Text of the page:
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From Alex Baranov <alex.barano...@gmail.com>
Subject Re: random access and hotspots
Date Fri, 12 Mar 2010 11:29:40 GMT
_In case your only use-case is searching_ then you might think about Solr.
"few 10 of millions" documents can be handled by it gracefully. Solr has
also solutions for splitting index and replicating (for load balancing).
Another thing I'd suggest to consider is Lucandra (
http://blog.sematext.com/2010/02/09/lucandra-a-cassandra-based-lucene-backend/
).
There are also some movements around creating Lucene index in HBase (
http://www.search-hadoop.com/m?id=201003091546.40151.thomas@koch.ro).

Check http://wiki.apache.org/hadoop/DistributedLucene page for similar
solutions.

Alex Baranau

http://sematext.com
http://en.wordpress.com/tag/hadoop-ecosystem-digest/

On Thu, Mar 11, 2010 at 11:40 PM, TuX RaceR <tuxracer69@gmail.com> wrote:

> Hi Alex
>
> Thanks again for your detailed answer.
>
>
> Alex Baranov wrote:
>
>  So, 2 to 50 columns in each row. In case the single row size (in bytes) is
>>  not large then if requests load (number of concurrent clients which perform
>> described queries) is heavy, then you probably should consider simple data
>> duplication. I.e. rows with composite keys (which you've put in "Indexes"
>> table) will contain all data you need.
>>
>
> Yes, that is what I thought too after reading the typical read performance
> at:
>
>
> http://www.search-hadoop.com/m?id=7c962aed1001141446v467a295ctd86f0e8a3ef77596@mail.gmail.com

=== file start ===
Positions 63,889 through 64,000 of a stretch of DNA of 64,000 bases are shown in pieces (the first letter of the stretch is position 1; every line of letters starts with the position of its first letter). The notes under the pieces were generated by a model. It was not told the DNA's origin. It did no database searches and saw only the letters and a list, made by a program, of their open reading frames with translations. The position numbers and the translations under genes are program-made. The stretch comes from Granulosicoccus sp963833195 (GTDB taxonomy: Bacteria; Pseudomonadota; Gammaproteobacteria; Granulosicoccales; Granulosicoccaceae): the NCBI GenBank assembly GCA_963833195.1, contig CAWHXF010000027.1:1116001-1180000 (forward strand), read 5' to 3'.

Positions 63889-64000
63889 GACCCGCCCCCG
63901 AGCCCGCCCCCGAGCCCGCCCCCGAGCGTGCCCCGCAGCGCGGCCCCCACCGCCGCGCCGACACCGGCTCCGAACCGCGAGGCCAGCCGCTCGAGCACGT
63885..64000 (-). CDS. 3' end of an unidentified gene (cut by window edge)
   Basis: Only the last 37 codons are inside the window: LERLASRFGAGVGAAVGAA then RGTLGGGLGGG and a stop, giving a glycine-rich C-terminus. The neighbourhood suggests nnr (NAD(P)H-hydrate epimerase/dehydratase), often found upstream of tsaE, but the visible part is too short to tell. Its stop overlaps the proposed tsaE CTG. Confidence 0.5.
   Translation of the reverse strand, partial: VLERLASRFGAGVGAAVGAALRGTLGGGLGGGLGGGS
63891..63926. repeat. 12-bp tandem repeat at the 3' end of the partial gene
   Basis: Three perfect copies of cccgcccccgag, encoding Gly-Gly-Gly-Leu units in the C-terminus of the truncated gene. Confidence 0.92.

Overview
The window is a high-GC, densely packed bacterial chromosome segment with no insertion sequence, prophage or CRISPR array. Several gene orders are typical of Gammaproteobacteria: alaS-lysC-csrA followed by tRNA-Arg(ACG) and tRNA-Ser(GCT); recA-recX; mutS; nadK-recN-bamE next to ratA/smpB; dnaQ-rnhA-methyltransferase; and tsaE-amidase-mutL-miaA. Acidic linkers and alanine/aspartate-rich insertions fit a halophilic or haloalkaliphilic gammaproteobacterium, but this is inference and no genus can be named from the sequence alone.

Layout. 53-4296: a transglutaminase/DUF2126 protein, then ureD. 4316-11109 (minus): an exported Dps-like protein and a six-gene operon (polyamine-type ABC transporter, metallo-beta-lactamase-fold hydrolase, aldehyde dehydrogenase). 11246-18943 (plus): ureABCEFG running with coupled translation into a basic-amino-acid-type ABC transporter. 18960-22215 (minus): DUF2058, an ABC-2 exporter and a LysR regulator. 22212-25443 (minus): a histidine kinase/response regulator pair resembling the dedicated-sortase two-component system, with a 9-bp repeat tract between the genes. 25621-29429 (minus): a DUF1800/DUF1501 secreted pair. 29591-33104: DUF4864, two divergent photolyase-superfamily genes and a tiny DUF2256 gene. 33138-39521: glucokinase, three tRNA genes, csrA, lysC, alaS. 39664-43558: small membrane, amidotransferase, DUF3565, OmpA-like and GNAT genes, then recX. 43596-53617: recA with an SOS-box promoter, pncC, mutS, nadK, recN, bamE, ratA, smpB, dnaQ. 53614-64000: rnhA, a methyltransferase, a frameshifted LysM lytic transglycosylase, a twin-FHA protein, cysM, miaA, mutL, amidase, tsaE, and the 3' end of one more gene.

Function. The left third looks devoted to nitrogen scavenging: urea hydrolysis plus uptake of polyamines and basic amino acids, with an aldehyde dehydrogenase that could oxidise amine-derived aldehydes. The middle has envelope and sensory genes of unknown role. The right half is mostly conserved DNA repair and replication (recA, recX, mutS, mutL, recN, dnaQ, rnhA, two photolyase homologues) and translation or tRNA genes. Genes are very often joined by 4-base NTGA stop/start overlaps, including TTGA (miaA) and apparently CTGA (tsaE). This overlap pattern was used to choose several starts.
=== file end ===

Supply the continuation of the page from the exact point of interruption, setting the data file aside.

> Having to do 100 random access to generate just one web page would be too
> costly.
> Even more that the list pages pointing to the documents do not need to show
> the whole document content (just the information necessary to generate a
> link and maybe a short summary)
>
>
>
>  Given the fact the total count of all
>> rows would be 1-10bil this might work well for you. Of course this would
>> work if your data isn't changes over time (immutable).
>>
> Yes, the data may change over time, also not very often. This is the
> biggest headache I have when designing solution using Hbase ;) : updating
> indexes.
>
>
>  Also, have you considered IHBase and related secondary indexes
>> implementations: the one from transactional contrib, lucene-hbase?
>>
>>
> I have already looked well at solr and a bit at elasticsearch.
> I was interested in Hbase because of the scaling capabilities.
> My current system is beginning to show the limits of Postgresql. I could
> move the slow requests based on a SQL index to a Lucene based index, and
> then move to Hbase when the site gets bigger. Or I could invest the time now
> in a Hbase solution and do not use an intermediary (lucene based) stage.
> That's not decided yet.
>
> I do not understand very well Hbase secondary indexes and what are the
> advantages with respect to hand made indexes. Does using Hbase secondary
> indexes help when the data is mutable? Or is that because indexes are
> created in a transaction making data consistency stronger?
>
> Thanks
> TuX
>

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